Answering Questions Right the First Time: Creating a Resource List

By | Aug 26, 2008

In my previous series on Receptionist Tips (see Part I and Part II), I neglected one very important piece of information:  creating a resource list.

As a receptionist, you are often the first person someone will talk to, and if they are not calling the right place, you are often the only one they will talk to.  So, for that person, you are the total face of your company (or department or location).  Therefore you always want that person to come away with a good impression.

The way to make the best impression is to offer help to someone even if they have come to the wrong place.  I recently worked for a local social services agency that provided help for at risk youth.  Because we had the word “youth” in our name, we had many calls every day from people who needed help but just didn’t know where to turn.  Part of the job of the front desk was to help direct these people to the appropriate services in the community.

Whatever industry you work in, referring people to the appropriate place for help is part of your job as a receptionist.  Don’t just tell someone that you don’t provide the service they’re looking for.  Help them find where to go next.

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This is my long-winded way of saying, create a resource list.  When you start a new receptionist job, pay attention to the types of calls and visitors you receive.  Listen to what they are asking and jot down the questions you don’t know how to answer.  When you have a free moment, research the answer to the question for the next time it’s asked.  Whether the answer lies with a coworker or manager, or you need to find the information on the internet, make note of what you find out.  Over time, as you accumulate more information, create a reference notebook for the front desk, so anyone relieving you also has that information at their fingertips.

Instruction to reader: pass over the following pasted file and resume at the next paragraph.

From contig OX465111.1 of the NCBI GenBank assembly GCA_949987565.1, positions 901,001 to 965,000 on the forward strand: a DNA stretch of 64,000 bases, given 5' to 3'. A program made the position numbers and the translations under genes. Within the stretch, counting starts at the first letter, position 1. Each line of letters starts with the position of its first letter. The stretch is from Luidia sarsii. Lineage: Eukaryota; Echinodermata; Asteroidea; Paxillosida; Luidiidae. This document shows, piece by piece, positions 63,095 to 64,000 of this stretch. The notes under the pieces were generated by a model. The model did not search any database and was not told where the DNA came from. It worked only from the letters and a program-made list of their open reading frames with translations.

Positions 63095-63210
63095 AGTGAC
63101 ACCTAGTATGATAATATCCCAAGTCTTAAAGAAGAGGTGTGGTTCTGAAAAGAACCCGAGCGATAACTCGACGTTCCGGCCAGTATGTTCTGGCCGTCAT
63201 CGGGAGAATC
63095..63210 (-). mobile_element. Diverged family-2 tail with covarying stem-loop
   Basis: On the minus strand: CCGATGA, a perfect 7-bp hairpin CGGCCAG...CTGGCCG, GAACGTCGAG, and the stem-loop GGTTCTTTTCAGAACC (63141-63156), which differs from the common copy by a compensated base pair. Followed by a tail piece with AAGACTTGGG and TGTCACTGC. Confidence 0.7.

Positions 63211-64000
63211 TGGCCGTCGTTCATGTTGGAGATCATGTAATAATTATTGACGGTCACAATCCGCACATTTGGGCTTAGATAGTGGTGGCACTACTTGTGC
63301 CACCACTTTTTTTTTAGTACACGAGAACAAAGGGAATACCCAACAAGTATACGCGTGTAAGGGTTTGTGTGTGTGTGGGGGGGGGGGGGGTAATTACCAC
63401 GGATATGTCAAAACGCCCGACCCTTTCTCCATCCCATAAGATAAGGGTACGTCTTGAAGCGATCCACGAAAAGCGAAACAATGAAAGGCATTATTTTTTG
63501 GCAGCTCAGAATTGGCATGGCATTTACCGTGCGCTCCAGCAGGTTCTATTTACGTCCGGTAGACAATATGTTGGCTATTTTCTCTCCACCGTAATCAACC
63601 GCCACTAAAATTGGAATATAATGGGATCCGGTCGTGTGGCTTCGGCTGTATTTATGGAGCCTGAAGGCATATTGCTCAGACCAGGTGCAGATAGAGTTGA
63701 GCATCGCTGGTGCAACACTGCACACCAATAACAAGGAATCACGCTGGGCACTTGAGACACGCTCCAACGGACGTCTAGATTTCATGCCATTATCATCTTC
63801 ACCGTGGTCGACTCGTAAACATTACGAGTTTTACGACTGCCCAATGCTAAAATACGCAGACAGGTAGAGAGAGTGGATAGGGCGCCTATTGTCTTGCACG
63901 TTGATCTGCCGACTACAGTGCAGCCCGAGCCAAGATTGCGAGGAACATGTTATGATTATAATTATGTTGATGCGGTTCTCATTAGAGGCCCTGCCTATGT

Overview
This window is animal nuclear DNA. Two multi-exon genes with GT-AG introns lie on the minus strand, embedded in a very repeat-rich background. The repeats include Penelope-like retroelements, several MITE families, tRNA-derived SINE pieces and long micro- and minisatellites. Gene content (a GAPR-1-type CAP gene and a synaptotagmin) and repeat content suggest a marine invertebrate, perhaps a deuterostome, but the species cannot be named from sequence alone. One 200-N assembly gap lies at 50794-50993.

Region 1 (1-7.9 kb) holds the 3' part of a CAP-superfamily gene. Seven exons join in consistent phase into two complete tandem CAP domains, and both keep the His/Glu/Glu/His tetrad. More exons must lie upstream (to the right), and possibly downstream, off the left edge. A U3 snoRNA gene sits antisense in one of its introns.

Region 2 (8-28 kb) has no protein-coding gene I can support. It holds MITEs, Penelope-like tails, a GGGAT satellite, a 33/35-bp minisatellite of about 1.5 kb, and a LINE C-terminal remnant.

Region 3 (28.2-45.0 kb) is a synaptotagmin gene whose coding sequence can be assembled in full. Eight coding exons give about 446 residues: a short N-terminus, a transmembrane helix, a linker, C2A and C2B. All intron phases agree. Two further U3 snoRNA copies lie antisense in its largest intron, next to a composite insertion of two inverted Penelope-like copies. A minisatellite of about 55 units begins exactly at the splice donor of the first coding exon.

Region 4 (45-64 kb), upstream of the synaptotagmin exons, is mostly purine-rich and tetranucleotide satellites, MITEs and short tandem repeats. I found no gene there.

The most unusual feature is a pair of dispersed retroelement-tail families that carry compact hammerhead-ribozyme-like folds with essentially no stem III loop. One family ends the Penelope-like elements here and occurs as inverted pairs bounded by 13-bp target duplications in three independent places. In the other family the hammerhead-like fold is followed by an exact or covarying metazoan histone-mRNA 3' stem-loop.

Never let someone walk away with an “I don’t know”.  A “Let me find out” will go much further in maintaining a good relationship with clients and impressing your boss.

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2 Comments so far
  1. Richard Rinyai (4 comments) August 27, 2008 9:45 am

    Hi Jodith,
    I print out the phone list that I have for my 30 or so staff members and have tacked it on my cubicle.  This way, if anyone ever needs to be connected to particular people, I can reference the person via this list.
    One thing that I will do is add the particular products that they handle, so that it’s even easier to reference.
    Thanks for the tip!
    Richard Rinyaihttp://www.theprofessionalassistant.net
     

  2. Jodith (189 comments) August 27, 2008 11:02 am

    That’s a great tip, Richard.  Your resource list needs to include internal references as well as external ones.  Thanks for reminding us!

    In my last job, whenever we had a new receptionist starting, I’d take a copy of the agency brochure that gave a thumbnail sketch of all our services, and write in the names and extension numbers of the people who took the calls for that department as well as the managers for that department.

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